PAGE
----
Periodically, Bryan Brandenburg would keep the crowd updated with the statistics surrounding FanX. Based on what he told the crowd, the attendance levels of this weekend’s event were large enough to make the SLCC and FanX the two largest conventions in Utah’s history. Brandenburg also claimed that the SLCC was the third largest comic book convention in North America. By my reckoning, that would mean that the only two conventions that are more attended would be New York’s comic con and the one that started it all in San Diego. I haven’t been to New York’s con, but I’ve completed enough tours in San Diego to know that if you’ve got a well-attended convention, the movie, T.V. and comic book bigwigs take notice. If Brandenburg’s numbers are correct, that could be huge for SLCC. It could mean that the celebrity participation that we’ve seen so far could be just the beginning.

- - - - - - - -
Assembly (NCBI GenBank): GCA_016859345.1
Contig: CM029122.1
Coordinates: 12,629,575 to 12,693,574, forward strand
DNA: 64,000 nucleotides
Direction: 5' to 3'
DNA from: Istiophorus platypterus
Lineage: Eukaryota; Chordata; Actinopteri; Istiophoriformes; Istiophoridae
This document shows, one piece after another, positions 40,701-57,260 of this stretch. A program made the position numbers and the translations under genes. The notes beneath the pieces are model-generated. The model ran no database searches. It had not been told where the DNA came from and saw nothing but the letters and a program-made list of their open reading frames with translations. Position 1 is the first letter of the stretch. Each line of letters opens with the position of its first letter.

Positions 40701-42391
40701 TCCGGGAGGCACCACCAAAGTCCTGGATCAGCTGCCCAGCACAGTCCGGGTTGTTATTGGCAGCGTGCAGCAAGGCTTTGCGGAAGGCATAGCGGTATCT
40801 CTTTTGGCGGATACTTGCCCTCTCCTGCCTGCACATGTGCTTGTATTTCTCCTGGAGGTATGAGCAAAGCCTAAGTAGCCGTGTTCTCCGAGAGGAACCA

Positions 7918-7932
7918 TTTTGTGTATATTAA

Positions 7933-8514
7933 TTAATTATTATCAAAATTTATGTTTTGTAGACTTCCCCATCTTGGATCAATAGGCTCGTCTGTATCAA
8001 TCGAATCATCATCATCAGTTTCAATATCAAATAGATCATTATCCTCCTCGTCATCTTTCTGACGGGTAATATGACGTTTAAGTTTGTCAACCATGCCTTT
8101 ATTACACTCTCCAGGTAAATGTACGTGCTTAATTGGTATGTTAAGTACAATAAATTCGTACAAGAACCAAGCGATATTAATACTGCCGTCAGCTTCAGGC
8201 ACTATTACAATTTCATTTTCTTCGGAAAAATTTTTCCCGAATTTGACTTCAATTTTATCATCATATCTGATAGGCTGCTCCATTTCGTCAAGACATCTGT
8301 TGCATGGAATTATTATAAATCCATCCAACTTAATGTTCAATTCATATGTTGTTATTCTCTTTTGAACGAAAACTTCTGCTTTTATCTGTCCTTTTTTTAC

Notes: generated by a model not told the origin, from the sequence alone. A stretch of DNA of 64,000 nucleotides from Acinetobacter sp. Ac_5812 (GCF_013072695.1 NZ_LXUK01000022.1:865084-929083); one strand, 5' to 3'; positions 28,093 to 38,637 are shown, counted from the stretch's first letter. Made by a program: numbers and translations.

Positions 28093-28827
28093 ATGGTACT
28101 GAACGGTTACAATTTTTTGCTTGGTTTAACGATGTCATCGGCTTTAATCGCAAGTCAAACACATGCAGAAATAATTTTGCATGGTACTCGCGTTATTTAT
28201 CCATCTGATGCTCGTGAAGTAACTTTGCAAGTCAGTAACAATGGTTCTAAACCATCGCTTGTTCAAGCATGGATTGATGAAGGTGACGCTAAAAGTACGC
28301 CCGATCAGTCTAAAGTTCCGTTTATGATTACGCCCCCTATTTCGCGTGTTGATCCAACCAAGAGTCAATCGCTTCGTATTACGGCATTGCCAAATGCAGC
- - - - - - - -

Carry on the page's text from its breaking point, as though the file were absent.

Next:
So why am I worried?
I’ve been around the block enough to know how pop culture works. When I see two conventions taking place within six months of each other, I have to wonder how long either convention can last. When something is able to debut with as much energy and enthusiasm as was emitted by last year’s SLCC, there’s a risk of it getting too big before the convention even knows what it really is. Though I love what SLCC does for the city and for all of the beautiful nerds who come out to revel in the fandom that unites them, my concern is that, at its current pace, the convention will reach critical mass and implode before it even has a chance to realize its potential. Regardless of the fanbase that SLCC has already gained, the convention is still a delicate and fragile thing that needs to be properly nurtured. Rather than emphasizing how many fans that SLCC can pack into the Salt Palace, I would hope that the folks at Dan Farr Productions keep their focus trained on what makes a convention like this great in the first place. It’s still far too early to determine the fate of SLCC, and it’s being handled by folks who know way more than I do about convention logistics. I, like many fans of the convention, simply want to make sure it lasts for as long as it can—especially so we can see it improve each year.